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When the Oxford unicompartmental meniscal bearing arthroplasty (UCA) is used in the lateral compartment 10% of the bearings dislocate. A fluoroscopic study was performed to investigate if abnormal mid-sagittal plane kinematics was related to bearing dislocation. Video fluoroscopy is an accepted means of determining in-vivo knee kinematics in the sagittal plane. Video fluoroscopy was obtained of 5 Oxford lateral UCAs 10 years post-operatively and of five normal knees. Patellar tendon angle (PTA), derived from dynamic fluoroscopic images, was used to describe the joint kinematics. This in-vivo experiment demonstrated that the PTA/knee relationship for the Oxford lateral UCA is similar to the normal knee. Both the normal knee (r(2)=0.99) and the Oxford lateral UCA (r(2)=0.98) demonstrated a linear relationship between flexion angle and PTA. No significant difference in PTA was found between the normal knee and the Oxford lateral UCA. This study demonstrated normal kinematics, as indicated by PTA, ten years after implantation of the Oxford lateral UCA. It is therefore reasonable to suggest that abnormal kinematics is not a significant factor relating to meniscal bearing dislocation in the lateral compartment.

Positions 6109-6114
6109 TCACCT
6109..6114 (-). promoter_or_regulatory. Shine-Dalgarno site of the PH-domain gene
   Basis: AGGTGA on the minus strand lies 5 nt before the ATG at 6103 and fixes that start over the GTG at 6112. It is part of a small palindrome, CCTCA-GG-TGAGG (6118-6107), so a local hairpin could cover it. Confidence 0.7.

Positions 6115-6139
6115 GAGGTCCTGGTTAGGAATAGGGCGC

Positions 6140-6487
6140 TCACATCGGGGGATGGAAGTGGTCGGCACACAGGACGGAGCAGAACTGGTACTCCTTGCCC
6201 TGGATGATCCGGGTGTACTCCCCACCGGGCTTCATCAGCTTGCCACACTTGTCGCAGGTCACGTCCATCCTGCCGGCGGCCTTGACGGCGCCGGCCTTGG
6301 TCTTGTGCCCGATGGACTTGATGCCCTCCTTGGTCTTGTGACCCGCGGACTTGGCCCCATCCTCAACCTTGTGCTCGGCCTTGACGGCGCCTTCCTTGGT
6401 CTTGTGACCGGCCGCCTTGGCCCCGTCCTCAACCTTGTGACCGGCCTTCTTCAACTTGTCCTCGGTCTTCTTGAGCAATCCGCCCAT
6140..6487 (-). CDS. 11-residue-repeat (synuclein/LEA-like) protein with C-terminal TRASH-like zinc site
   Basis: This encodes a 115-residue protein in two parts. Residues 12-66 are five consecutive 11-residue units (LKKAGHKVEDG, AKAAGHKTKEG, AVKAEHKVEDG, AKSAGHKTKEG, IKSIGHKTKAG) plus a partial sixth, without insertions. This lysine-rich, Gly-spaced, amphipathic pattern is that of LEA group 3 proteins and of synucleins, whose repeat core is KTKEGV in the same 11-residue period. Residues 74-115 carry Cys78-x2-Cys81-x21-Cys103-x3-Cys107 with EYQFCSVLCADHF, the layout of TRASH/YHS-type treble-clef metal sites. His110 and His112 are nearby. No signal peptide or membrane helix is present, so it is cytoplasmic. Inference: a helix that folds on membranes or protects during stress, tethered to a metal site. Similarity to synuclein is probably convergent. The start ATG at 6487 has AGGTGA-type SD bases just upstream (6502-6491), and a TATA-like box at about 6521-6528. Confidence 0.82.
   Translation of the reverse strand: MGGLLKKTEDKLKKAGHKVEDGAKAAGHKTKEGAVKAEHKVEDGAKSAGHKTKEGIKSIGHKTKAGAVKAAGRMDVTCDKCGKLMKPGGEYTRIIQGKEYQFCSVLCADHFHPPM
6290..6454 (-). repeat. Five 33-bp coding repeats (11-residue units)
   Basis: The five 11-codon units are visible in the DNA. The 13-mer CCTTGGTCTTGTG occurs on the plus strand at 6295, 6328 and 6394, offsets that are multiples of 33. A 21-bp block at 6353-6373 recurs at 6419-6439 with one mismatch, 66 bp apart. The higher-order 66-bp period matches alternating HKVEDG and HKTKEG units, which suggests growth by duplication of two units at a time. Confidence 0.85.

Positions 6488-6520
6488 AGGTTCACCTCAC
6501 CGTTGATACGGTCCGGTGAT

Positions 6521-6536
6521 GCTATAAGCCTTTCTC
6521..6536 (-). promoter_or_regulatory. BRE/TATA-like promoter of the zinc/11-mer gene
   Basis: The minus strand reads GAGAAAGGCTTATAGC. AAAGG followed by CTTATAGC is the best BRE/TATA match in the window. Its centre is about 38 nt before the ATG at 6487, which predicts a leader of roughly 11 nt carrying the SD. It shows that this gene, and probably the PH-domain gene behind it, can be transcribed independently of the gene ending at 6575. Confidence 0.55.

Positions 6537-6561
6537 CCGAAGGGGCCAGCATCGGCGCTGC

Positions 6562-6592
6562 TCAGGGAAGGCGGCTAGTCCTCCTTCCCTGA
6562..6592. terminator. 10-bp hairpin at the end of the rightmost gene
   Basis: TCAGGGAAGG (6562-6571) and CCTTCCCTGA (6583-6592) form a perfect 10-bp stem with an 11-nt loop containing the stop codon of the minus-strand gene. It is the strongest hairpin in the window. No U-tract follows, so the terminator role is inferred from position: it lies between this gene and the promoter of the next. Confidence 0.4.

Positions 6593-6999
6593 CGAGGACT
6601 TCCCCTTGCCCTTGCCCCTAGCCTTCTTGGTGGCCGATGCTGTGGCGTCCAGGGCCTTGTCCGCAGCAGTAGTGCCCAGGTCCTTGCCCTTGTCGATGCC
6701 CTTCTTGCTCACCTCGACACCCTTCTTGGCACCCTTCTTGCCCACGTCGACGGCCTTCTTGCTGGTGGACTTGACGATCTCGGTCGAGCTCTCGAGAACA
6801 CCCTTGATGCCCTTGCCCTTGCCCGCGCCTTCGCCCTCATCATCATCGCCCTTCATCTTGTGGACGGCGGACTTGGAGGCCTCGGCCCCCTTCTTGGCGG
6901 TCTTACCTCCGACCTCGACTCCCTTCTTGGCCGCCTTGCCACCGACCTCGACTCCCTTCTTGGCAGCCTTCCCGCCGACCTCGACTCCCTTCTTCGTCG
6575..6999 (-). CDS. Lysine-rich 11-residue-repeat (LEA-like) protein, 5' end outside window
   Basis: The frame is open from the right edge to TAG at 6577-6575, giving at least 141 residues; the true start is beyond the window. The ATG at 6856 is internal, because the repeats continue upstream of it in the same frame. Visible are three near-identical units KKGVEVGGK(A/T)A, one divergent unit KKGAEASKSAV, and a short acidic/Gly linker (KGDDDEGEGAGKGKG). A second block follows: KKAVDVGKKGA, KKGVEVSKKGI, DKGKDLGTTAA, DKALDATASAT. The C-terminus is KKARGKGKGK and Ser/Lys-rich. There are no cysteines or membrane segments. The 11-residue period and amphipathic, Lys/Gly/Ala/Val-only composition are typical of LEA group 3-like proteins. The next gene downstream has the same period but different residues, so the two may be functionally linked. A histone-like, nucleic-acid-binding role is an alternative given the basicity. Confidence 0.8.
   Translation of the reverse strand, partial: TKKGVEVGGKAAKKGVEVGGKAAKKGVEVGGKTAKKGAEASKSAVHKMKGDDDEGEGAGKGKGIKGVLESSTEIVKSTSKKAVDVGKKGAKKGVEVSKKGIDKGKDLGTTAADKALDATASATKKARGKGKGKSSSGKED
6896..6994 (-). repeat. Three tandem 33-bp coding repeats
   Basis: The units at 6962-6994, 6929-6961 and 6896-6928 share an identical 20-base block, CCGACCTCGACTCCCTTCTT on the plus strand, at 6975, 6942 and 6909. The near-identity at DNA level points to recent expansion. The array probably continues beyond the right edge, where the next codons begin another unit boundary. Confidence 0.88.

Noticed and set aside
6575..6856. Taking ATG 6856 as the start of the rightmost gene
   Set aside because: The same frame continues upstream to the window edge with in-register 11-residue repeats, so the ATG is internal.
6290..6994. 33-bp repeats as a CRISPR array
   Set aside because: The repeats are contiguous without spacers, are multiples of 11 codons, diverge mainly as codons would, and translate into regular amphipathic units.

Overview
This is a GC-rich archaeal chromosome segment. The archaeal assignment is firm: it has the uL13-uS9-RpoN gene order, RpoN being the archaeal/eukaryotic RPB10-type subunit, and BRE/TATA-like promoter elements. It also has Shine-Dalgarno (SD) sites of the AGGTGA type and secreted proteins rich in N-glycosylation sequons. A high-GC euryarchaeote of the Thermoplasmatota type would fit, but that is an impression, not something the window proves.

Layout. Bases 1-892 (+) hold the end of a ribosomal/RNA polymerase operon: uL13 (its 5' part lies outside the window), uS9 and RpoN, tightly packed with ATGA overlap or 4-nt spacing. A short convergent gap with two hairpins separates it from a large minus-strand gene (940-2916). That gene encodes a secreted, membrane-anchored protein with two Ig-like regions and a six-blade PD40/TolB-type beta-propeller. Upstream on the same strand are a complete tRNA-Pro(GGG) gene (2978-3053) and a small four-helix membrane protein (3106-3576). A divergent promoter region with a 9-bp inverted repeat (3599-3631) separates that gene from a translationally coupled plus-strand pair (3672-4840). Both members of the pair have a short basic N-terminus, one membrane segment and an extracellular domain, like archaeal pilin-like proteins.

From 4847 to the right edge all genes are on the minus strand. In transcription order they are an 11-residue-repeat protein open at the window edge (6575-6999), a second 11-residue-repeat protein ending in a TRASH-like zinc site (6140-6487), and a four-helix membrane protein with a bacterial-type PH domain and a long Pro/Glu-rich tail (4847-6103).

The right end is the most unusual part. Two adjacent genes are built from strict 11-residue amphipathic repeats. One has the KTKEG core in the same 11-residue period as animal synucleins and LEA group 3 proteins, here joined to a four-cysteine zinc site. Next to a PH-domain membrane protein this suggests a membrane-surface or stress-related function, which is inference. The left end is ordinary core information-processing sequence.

Original publication




Journal article


The Knee

Publication Date





237 - 240


Oxford Orthopaedic Engineering Centre, Nuffield Department of Orthopaedic Surgery, Nuffield Orthopaedic Centre, Oxford OX3 7LD, UK.


OHKG. Oxford Hip and Knee Group, Menisci, Tibial, Tendons, Humans, Knee Injuries, Fluoroscopy, Range of Motion, Articular, Arthroplasty, Replacement, Knee, Follow-Up Studies, Recovery of Function, Biomechanics, Time Factors, Video Recording, Adult